Relevant Issues (8 of 26)
The SASB Standards vary by industry based on the different sustainability risks and opportunities within an industry. The issues in grey were not identified during the standard-setting process as the most likely to impact enterprise value, so they are not included in the Standard. Over time, as the SASB Standards Board continues to receive market feedback, some issues may be added or removed from the Standard. Each company makes their own determination about whether or not a sustainability issue may impact its ability to create enterprise value. The Standard is designed for the typical company in an industry, but individual companies may choose to report on different sustainability issues based on their unique business model. Why are some issues greyed out?
- GHG Emissions
- Air Quality
- Energy Management
- Water & Wastewater Management
- Waste & Hazardous Materials Management
- Ecological Impacts
- Human Rights & Community Relations The category addresses management of the relationship between businesses and the communities in which they operate, including, but not limited to, management of direct and indirect impacts on core human rights and the treatment of indigenous peoples. More specifically, such management may cover socio-economic community impacts, community engagement, environmental justice, cultivation of local workforces, impact on local businesses, license to operate, and environmental/social impact assessments. The category does not include environmental impacts such as air pollution or waste which, although they may impact the health and safety of members of local communities, are addressed in separate categories.
- Customer Privacy
- Data Security
- Access & Affordability The category addresses a company’s ability to ensure broad access to its products and services, specifically in the context of underserved markets and/or population groups. It includes the management of issues related to universal needs, such as the accessibility and affordability of health care, financial services, utilities, education, and telecommunications.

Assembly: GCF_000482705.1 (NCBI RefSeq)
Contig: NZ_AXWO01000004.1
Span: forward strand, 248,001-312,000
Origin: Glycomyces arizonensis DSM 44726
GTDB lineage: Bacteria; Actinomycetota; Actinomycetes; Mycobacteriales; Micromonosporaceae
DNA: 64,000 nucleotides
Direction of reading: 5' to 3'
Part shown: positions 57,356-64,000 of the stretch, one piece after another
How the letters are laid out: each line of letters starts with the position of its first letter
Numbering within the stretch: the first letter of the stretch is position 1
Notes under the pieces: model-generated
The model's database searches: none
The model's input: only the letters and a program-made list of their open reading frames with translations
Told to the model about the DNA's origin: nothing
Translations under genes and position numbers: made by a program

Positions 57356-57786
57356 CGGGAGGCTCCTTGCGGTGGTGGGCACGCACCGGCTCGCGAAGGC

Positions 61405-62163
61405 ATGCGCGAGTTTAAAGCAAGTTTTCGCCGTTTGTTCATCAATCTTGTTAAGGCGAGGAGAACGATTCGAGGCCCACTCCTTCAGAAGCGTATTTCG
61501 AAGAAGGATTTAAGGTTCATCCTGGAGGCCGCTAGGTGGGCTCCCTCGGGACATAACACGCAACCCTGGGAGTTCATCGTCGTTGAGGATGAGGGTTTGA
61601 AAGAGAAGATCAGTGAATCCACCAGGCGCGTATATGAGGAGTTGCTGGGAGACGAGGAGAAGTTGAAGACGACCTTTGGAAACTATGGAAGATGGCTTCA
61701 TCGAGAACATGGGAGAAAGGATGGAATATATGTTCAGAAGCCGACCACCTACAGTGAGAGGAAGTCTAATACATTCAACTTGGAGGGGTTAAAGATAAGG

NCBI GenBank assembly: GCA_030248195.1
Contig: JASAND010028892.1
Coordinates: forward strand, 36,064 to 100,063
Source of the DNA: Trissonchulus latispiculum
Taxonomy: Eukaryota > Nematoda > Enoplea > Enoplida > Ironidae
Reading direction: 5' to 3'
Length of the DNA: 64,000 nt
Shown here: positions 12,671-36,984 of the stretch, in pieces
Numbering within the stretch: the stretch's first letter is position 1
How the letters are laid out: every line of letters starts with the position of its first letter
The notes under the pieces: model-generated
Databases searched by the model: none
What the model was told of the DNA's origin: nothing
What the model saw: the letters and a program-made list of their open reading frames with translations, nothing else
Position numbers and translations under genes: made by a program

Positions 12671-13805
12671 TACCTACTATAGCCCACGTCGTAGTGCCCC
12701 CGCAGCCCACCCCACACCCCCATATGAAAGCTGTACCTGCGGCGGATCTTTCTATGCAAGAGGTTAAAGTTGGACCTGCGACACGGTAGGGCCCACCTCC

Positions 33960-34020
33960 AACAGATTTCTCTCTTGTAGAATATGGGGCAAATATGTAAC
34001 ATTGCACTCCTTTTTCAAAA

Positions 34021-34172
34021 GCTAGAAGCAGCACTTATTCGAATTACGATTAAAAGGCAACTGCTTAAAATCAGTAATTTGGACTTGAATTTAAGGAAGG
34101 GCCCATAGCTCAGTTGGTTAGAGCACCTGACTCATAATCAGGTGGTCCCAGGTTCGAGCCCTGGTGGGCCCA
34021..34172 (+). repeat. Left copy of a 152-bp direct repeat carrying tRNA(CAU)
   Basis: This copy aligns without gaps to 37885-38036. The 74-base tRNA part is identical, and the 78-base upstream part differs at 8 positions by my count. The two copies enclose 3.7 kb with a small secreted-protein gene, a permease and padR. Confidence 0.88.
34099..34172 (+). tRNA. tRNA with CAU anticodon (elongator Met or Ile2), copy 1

- Product Quality & Safety The category addresses issues involving unintended characteristics of products sold or services provided that may create health or safety risks to end-users. It addresses a company’s ability to offer manufactured products and/or services that meet customer expectations with respect to their health and safety characteristics. It includes, but is not limited to, issues involving liability, management of recalls and market withdrawals, product testing, and chemicals/content/ingredient management in products.
- Customer Welfare The category addresses customer welfare concerns over issues including, but not limited to, health and nutrition of foods and beverages, antibiotic use in animal production, and management of controlled substances. The category addresses the company’s ability to provide consumers with manufactured products and services that are aligned with societal expectations. It does not include issues directly related to quality and safety malfunctions of manufactured products and services, but instead addresses qualities inherent to the design and delivery of products and services where customer welfare may be in question. The scope of the category also captures companies’ ability to prevent counterfeit products.